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Sweet Chestnut Flour Crepes (Low Histamine)

Sweet Chestnut Flour Crepes (Low Histamine)

I’ve been dreaming of a trip to Europe lately, of an extended break as soon as my body and my bank account can handle it. But since neither is yet prepared, in lieu of springtime in Rome, I’m bringing some Italian flavor into my kitchen. The star here is chestnut flour, a mildly sweet and nutty flour made from the low histamine chestnut. These low histamine crepes are deceptively light and nutty, which makes them very versatile as either sweet or savory.

I sometimes also think of these as an unusual low histamine chicken dish, a snack-type food with a more filling gluten-free packaging than one would normally expect. The addition of glutinous rice flour makes for a more cakey crepe, but also a sturdier one, so you could add most any type of filling and it won’t fall apart. My family decided upon ricotta cheese, blueberries, and a drizzle of honey, but you could add any kind of fruit to flip this into a low histamine dessert! Alternatively, make it savory with something like pulled pesto chicken.

All the ingredients & then some!
Chestnut Flour Crepes

Chestnut Flour Crepes

Yield: 8-10
Prep Time: 2 minutes
Cook Time: 30 minutes
Total Time: 2 minutes

A mildly nutty, sweet gluten-free crepe filled with ricotta & berries or whatever your heart desires!

Ingredients

  • 2/3 cup chestnut flour
  • 1/3 cup sweet rice flour (not the same as white rice flour or brown rice flour)
  • 1½ cups oat milk (or any other milk)
  • 2 eggs (can omit, but add 1/4 cup more milk)
  • Dash of salt
  • Butter or coconut oil for the pan
  • Toppings & Fillings (see notes)

Instructions

    1. Blend together your chestnut flour, sweet rice flour, milk, salt, and eggs in a large bowl until fully smooth (about 1 minute).
    2. Take out a large, flat pan and put it over your largest burner (don't use a cast iron pan). Turn the heat on medium-low and use a balled-up paper towel to smear enough oil onto your pan to coat it thoroughly, and let it heat for one minute.
    3. Once the pan is hot, hold the bowl of batter in your non-dominant hand, and using your dominant hand, ladle about 1/4 cup of batter into the center of the pan, making a circle. If your batter turns out very thin, you can also try to make crepes the traditional way. This involves immediately tilting the pan in a circular motion to spread the batter in a thin circle; the thinner, the better, but don't leave it patchy. Not all attempts will be winners, but you don't need a perfect circle to make a great crepe.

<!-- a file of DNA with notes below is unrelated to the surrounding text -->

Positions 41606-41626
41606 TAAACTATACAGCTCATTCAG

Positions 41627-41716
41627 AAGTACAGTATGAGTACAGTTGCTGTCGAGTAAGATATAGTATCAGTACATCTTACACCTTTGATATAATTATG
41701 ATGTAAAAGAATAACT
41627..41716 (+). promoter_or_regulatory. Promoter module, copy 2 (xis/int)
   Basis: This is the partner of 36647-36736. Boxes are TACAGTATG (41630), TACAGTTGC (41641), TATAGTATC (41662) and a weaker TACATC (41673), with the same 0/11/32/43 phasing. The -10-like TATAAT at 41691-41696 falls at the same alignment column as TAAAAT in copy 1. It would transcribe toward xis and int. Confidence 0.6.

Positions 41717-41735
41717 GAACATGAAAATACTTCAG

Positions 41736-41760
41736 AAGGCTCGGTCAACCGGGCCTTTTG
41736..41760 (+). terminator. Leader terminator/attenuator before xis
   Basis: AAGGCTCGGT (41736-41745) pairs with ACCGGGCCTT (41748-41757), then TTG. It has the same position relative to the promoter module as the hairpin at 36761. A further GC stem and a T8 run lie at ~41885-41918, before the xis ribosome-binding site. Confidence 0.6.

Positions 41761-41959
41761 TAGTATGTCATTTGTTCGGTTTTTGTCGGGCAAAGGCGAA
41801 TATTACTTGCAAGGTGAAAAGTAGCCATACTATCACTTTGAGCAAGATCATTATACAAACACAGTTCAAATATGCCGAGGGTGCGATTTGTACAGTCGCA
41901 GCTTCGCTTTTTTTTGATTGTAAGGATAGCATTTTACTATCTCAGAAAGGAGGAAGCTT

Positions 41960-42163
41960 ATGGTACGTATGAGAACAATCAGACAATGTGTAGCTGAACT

4. Either way, cook the crepe for 2-3 minutes, then flip it as soon as the bottom is set. You'll know it's set once the edges begin to turn golden and the top is no longer glossy.
    5. Use your spatula to lift the edges of the crepe, doing this slowly to make sure it hasn't stuck to the pan. Grab your biggest spatula and very gently work it under the crepe, gingerly using your fingers to flip it over quickly. Cook the other side for another 30 seconds or until just barely done. Don't overcook it or it will dry out.
    6. Butter the pan again and repeat the process for each successive crepe, remembering to keep buttering the pan in between or the crepes will stick. Add any fillings to your crepes when they're hot, then fold them, flip them over, add final toppings, and enjoy.

Notes

Eggs: You can omit the eggs, but you'll need to add another 1/2 cup of milk to the batter, and your crepes will be much flatter & crispier but less thick.

Rice Flour: sweet rice flour is also called glutinous rice flour and is different from plain rice flour, white rice flour, or brown rice flour.

Toppings & Fillings: for a sweet crepe you can try any combination filling or topping of low histamine fruits, fresh ricotta, coconut cream, and a drizzle of honey. A delicious savory crepe could be filled with chopped chicken and an extra salty pesto sauce, or a ginger-garlic chicken with crispy kale & toasted pine nuts.

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